I’ve spoken a bit about shooting in RAW vs. JPG in the past but I hadn’t written a proper article about it yet. In the photography class I’ve been teaching, we finally got around to post processing last night and I talked a bit about the pros and cons of shooting in RAW or JPG.

Basically, it’s like this. RAW is like a digital negative where all the information of the shot is retained in the file. That’s why the file size is so large. If you have a 12MP camera, then your files will be about 11 or 12MB in size. If you’re shooting in JPG, depending on the quality setting you have it on, file sizes will be much smaller. For my 12MP camera, JPG’s at the highest quality setting are about 3MB. This is because information is being thrown away when the camera compresses your RAW to JPG.

What does that mean then?

Well, since RAW files retain all the information (levels of brightness in a scene), you will have far greater flexibility when post processing. Since JPG files (processed in-camera) have lost information, you won’t be able to correct as much using software.

Let me show you.

Here’s a shot I took where I didn’t have time to change my settings before shooting as I wanted to capture the moment. My subject was running in and out of shade and I was shooting in manual mode so I didn’t get a chance to meter and reset my exposure. In this case, I should’ve used aperture priority mode so my camera would just set my shutter speed for me automatically. However, this was not the case so this was what I was stuck with:

Luckily I was shooting in RAW so I was able to recover most of the blown highlights:

I wanted to see what would happen if I tried to recover from a JPG, so I exported the SOOC image as a JPG and re-imported into Lightroom to see what I can do with a JPG instead of the RAW:

YIKES! That was the best I could do because all the information where the highlights were blown was thrown away when the RAW was compressed to a JPG. This happens in-camera if you are shooting in JPG.

Here’s another example, but this time I wanted to see if I could recover details in shadows. I purposely underexposed the image when I shot this so that I could get a silhouette while enhancing the sunset and sky. This is SOOC:

I used the “fill light” slider in Lightroom this time to see if I could increase the exposure in the shadows:

Not bad eh? Normally I wouldn’t do this since the SOOC was the exposure I was going for, but just for demonstration purposes I’m showing you an extreme example.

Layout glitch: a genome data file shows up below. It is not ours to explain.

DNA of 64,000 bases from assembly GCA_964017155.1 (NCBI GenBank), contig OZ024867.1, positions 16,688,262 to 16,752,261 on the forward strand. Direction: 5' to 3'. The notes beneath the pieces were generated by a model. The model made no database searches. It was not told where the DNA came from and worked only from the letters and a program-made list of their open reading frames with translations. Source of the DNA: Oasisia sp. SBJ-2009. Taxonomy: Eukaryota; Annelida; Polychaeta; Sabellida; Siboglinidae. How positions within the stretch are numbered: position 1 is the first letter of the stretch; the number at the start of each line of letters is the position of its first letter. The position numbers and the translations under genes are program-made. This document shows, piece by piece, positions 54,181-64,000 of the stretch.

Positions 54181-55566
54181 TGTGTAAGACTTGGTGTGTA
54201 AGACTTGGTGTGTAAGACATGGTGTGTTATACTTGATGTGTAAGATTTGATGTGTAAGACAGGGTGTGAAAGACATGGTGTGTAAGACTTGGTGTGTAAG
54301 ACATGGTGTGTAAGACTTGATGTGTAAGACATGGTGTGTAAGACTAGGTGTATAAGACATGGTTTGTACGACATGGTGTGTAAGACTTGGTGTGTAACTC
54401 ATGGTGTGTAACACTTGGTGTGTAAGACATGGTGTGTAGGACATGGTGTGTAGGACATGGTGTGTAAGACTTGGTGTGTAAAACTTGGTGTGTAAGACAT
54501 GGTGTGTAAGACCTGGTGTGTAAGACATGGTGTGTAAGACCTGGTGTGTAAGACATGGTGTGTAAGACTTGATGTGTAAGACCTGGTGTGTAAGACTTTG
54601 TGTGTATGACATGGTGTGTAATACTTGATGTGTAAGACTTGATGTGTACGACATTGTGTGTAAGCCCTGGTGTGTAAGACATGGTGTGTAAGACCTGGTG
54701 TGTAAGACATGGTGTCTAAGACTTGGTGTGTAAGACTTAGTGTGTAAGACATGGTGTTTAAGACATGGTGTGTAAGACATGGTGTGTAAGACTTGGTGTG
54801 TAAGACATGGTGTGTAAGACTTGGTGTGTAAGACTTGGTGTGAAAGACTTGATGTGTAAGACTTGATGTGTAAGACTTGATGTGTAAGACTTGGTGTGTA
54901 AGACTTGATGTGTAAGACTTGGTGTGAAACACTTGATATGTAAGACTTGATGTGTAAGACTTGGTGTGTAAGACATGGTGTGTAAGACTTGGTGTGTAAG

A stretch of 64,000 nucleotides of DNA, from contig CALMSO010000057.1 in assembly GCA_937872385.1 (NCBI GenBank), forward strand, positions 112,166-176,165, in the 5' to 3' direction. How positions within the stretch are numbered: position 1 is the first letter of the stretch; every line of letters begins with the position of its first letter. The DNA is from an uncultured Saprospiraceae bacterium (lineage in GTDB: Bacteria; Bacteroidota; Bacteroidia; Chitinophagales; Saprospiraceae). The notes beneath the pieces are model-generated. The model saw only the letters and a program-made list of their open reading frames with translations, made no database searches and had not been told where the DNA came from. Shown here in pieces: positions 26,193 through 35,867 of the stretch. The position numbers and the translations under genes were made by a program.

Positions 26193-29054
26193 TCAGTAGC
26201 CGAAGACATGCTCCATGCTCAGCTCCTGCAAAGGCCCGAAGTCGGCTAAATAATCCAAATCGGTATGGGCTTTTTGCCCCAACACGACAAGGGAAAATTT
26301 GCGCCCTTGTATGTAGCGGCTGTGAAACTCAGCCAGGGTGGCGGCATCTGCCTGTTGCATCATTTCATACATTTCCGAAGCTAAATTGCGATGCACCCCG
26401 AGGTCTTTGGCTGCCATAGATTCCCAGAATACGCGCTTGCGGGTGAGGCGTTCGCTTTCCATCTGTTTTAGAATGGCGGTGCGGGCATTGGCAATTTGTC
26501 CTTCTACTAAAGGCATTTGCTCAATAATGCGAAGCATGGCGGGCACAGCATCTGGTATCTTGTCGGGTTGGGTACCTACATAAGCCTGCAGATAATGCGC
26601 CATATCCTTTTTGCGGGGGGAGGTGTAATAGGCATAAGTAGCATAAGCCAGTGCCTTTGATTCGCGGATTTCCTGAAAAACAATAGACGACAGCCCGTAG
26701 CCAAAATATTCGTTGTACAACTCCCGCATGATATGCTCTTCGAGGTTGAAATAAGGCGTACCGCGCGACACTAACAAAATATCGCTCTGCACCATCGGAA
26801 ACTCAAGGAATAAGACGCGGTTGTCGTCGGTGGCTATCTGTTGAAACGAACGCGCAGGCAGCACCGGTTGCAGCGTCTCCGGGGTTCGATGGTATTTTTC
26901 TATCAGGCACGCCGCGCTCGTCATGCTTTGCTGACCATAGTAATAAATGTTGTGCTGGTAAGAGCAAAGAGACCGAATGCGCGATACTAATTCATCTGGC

Now, here’s the best I could do with the JPG:

I was not able to get any detail in the shadows because all that information was thrown away in the compression.

So, are there any benefits to shooting in JPG? Of course there are! For me, if I’m shooting outdoors on an overcast day and my exposure and white balance are spot on, then I could shoot JPG. I wouldn’t even have to process them and the files are smaller so I’d have more space on my memory cards and on my computer hard drive and I wouldn’t need a fast computer to handle those files. So, yeah… JPG shooting has its benefits. Not to mention that my camera automatically adds levels, curves and sharpening adjustments as soon as I click the shutter release button so my SOOC’s would have more “pop” compared to RAW files on the get go.

But, if I am shooting in areas with mixed lighting or poor light and my exposure isn’t perfectly set, then I’d be more apt to shoot RAW. This gives me much more elbow room when I’m processing. I can easily change the white balance or temperature, saturation and I wouldn’t have to worry about JPG artifacts (splotchiness) or banding (streaks) in my images. Sure, they take up a lot more memory card/hard drive space and I need a fast computer with good RAW converting software to be able to process them, but keeping all the information will result in higher quality images.

Now, if you have the memory space to burn, you could always shoot in RAW + JPG and have two copies of every file but I don’t have the space for that. Besides, I only process a handful of the shots I take so I don’t need a RAW and a JPG for every image. I can easily export my best files as JPG’s anyway, which is what I do.

Some professional photographers (eg. sport shooters) shoot in JPG and some, I’d like to say most, pros shoot in RAW. What works for you?

Here are some great articles with more background information about RAW and JPG:
RAW vs JPEG: Is Shooting RAW Format For Me?
JPEG Vs. RAW: The Advantages and Disadvantages Explained

Laura is a Vancouver wedding and portrait photographer. Visit laurahana.com.